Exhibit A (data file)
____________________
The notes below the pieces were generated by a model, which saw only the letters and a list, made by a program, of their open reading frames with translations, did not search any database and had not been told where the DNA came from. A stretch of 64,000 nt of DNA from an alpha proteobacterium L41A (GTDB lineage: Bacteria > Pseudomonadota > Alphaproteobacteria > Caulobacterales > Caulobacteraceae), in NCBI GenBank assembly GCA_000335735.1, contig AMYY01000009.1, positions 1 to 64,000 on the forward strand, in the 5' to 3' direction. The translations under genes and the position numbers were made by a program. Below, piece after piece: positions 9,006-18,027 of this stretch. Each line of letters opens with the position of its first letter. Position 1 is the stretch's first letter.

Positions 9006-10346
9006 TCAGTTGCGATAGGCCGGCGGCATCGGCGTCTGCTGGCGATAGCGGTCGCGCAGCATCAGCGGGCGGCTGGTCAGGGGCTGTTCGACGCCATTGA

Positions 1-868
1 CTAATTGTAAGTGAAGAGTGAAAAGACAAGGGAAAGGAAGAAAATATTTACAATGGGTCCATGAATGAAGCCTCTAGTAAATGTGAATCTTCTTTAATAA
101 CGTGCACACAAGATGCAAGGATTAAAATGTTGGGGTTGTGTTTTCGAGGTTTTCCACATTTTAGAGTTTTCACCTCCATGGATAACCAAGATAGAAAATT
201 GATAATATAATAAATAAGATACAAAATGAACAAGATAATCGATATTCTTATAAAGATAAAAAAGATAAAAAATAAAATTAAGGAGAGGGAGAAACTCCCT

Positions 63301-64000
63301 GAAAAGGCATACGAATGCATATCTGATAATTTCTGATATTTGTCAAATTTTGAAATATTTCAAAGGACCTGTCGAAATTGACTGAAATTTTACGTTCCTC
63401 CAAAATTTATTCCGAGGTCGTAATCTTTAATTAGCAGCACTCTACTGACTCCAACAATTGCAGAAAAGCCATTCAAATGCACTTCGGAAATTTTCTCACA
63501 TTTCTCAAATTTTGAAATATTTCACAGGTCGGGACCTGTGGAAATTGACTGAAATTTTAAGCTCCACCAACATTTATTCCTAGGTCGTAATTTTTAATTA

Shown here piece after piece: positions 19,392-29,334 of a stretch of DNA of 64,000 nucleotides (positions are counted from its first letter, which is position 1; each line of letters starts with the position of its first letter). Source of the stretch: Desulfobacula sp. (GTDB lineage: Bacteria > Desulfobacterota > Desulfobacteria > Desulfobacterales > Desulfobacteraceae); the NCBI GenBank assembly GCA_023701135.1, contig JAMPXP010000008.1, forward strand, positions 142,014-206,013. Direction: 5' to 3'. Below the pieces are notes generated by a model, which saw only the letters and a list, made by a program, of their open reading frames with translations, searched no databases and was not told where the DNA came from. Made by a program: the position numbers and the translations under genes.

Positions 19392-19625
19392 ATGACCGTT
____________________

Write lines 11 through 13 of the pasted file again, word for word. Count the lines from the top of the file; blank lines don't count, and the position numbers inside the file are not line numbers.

63501 TTTCTCAAATTTTGAAATATTTCACAGGTCGGGACCTGTGGAAATTGACTGAAATTTTAAGCTCCACCAACATTTATTCCTAGGTCGTAATTTTTAATTA

Shown here piece after piece: positions 19,392-29,334 of a stretch of DNA of 64,000 nucleotides (positions are counted from its first letter, which is position 1; each line of letters starts with the position of its first letter). Source of the stretch: Desulfobacula sp. (GTDB lineage: Bacteria > Desulfobacterota > Desulfobacteria > Desulfobacterales > Desulfobacteraceae); the NCBI GenBank assembly GCA_023701135.1, contig JAMPXP010000008.1, forward strand, positions 142,014-206,013. Direction: 5' to 3'. Below the pieces are notes generated by a model, which saw only the letters and a list, made by a program, of their open reading frames with translations, searched no databases and was not told where the DNA came from. Made by a program: the position numbers and the translations under genes.

Positions 19392-19625